Housing and Urban Development (HUD) Secretary Andrew Cuomo is asking Congress to expand the agency's meddling in the private mortgage market by increasing the Federal Housing Administration's insurance coverage to $227,150 on mortgages throughout the country. The new proposed maximum is more than twice the average FHA loan made today under loan limits that range from $86,300 for low-cost areas to $170,362 in high-cost communities. Cuomo's proposed increase would expand the role of the taxpayer-funded FHA from helping modest-income, first-time home buyers to underwriting insurance for riskier mortgages in upper-income neighborhoods. Congress should reject the Secretary's request and encourage him to focus his attention on the swift resolution of the many serious management problems that diminish HUD's ability to help those in greater need.
FHA's current limits are sufficient to finance, at low down payments, half the existing houses sold in America. They also accommodate the needs of first-time buyers and repeat buyers of moderate incomes. Although HUD claims that private insurers are interested only in "cherry picking" less risky mortgages, private mortgage insurance offers FHA serious competition for the home buyer's business even at the low end of the market. According to data from the Home Mortgage Disclosure Act, the private insurance industry insured 40 percent of the low down payment mortgages under $85,000, the current average size of FHA loans. FHA covered 49 percent of such loans while the Department of Veterans Affairs (VA) and others covered the rest. Significantly, 73 percent of all mortgages made for $85,000 or less were provided by the private sector because the borrower made a down payment large enough to obviate the need for any mortgage insurance.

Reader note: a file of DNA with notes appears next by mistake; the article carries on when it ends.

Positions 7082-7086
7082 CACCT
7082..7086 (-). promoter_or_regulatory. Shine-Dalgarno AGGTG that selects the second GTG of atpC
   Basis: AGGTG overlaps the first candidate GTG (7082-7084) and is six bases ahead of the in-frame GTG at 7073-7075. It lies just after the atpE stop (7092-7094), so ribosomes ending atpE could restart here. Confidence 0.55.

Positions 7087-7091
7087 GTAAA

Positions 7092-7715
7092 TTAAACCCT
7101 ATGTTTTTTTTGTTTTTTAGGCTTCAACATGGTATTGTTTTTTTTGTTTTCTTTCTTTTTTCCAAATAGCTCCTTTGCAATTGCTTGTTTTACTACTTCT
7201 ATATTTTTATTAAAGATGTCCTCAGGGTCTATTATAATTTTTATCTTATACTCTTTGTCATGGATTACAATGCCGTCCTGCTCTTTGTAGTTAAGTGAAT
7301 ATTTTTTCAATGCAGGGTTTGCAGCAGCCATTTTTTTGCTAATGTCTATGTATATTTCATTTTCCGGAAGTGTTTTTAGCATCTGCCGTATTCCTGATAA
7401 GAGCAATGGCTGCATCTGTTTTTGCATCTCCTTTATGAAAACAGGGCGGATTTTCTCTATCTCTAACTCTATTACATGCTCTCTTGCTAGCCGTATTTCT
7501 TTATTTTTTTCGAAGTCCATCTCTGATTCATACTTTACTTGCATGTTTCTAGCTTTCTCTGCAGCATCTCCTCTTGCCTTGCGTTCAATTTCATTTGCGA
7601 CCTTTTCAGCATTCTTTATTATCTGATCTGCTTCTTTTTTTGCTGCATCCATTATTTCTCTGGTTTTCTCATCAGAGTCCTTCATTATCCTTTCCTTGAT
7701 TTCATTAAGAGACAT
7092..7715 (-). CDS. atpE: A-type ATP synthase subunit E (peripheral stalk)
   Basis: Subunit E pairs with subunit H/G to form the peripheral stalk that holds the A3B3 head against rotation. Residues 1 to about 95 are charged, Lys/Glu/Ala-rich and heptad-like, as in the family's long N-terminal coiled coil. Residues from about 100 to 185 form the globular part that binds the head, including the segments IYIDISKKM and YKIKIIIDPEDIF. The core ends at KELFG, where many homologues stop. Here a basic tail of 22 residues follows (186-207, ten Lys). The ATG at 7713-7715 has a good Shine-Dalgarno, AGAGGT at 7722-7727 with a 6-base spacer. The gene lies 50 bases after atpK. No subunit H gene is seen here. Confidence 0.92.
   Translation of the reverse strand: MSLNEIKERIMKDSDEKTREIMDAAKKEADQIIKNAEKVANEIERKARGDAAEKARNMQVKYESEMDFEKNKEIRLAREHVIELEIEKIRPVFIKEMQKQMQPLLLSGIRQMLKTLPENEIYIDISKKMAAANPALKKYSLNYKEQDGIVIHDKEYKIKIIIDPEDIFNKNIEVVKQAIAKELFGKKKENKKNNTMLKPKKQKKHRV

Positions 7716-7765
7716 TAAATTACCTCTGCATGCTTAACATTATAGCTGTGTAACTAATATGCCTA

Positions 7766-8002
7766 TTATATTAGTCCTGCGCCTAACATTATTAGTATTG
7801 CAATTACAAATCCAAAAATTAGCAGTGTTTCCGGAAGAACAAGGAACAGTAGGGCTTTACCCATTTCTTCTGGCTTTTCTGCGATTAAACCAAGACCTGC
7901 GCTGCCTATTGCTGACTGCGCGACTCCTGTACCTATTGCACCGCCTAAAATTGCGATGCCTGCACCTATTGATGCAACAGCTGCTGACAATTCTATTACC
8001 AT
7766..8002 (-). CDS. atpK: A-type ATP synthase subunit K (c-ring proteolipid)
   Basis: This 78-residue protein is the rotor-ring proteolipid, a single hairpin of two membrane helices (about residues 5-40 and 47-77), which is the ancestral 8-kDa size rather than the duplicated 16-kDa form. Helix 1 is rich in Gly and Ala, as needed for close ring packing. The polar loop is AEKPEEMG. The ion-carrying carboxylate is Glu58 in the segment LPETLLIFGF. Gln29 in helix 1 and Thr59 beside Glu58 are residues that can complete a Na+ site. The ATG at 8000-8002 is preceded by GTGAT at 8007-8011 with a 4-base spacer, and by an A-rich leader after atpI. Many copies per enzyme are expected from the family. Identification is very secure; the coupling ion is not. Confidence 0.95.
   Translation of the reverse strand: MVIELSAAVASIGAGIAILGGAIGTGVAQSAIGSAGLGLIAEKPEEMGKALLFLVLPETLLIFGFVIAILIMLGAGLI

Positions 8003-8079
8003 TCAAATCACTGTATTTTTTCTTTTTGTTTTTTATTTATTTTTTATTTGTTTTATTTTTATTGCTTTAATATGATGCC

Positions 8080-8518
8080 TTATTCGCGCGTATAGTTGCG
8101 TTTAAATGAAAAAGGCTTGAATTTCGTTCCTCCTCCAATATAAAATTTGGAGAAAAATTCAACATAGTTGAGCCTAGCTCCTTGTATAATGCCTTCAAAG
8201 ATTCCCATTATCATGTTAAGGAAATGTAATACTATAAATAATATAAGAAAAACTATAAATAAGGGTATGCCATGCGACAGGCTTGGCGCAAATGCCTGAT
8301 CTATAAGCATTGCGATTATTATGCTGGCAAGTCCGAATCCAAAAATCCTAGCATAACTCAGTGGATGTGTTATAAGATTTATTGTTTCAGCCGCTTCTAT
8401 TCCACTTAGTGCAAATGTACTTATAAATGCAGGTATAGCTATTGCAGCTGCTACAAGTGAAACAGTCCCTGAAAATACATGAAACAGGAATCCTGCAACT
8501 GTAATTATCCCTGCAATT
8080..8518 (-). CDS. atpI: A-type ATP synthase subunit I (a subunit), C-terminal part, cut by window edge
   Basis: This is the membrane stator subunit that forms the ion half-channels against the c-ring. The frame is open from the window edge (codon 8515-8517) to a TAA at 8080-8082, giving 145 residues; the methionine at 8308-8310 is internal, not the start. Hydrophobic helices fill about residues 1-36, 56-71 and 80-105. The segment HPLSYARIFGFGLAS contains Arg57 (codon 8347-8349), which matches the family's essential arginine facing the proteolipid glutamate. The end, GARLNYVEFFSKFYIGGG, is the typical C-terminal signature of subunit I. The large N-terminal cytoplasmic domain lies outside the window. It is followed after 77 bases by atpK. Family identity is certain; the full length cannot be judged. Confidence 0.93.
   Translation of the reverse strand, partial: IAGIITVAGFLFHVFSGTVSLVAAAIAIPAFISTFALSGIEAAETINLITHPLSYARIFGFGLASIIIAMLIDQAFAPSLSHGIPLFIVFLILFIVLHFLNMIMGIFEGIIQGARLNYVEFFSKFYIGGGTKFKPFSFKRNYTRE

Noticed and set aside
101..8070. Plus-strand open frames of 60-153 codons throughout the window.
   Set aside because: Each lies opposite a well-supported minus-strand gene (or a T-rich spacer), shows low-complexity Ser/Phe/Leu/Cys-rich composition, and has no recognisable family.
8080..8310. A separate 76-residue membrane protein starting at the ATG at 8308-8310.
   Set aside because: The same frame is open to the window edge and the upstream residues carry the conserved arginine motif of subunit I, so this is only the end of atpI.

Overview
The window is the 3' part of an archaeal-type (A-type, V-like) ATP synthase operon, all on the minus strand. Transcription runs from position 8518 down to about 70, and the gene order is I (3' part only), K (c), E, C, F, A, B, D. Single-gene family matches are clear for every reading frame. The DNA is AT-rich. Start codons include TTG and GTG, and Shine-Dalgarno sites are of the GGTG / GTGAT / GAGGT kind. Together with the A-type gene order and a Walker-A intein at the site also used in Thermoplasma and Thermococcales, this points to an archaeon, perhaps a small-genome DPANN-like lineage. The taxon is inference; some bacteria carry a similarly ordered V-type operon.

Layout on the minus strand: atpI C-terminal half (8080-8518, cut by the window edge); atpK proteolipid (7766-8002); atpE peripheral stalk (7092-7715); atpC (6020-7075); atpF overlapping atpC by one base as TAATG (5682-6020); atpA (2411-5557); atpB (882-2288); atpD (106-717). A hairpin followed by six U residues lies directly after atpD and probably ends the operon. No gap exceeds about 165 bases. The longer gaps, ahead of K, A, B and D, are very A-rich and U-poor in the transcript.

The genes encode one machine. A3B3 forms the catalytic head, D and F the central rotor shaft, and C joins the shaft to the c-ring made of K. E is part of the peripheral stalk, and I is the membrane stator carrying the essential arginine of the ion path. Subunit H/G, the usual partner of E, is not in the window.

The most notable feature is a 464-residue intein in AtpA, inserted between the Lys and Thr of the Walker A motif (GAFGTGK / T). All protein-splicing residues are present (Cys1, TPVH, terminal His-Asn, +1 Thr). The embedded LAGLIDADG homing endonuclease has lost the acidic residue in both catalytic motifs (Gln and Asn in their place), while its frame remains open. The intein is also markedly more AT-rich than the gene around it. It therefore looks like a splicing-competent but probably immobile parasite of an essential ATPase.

By raising the current caps to Cuomo's proposed limits, FHA would expand into a market of well-to-do buyers who do not need government assistance. If FHA were allowed to operate up to Cuomo's $227,150 cap, it would be assisting households with incomes above $80,000, the minimum needed for a loan this large. Only 14 percent of U.S. households have an income this high, and 87 percent of those that do already own a house.
As troubling as this misplaced generosity seems, HUD's expansion into higher cost houses also exposes FHA to losses greater than those already charged against its reserves. Under current law, a family buying a $100,000 house could get FHA to insure the loan for $99,592, or nearly 99.6 percent of the collateral, because FHA allows buyers to finance the settlement costs and the up-front FHA insurance premium. These extras eat into the 4.6 percent down payment that FHA would require on a $100,000 house. With FHA insuring a loan that is nearly equal to the value of the collateral, there is no equity cushion to protect the insurer, and the first dollar lost is a loss passed onto FHA.
Such losses are more likely to occur in periods of price decline or stability like the present. Because selling and settlement costs equal about 10 percent of a property's value, a home bought with 100 percent financing must rise more than 10 percent in value for the net sales proceeds to cover the outstanding mortgage. During periods of low inflation, when home prices are flat, subsequent sales of homes carrying FHA mortgages could yield a loss to the seller, who might chose simply to walk away from the house and leave the problem to FHA.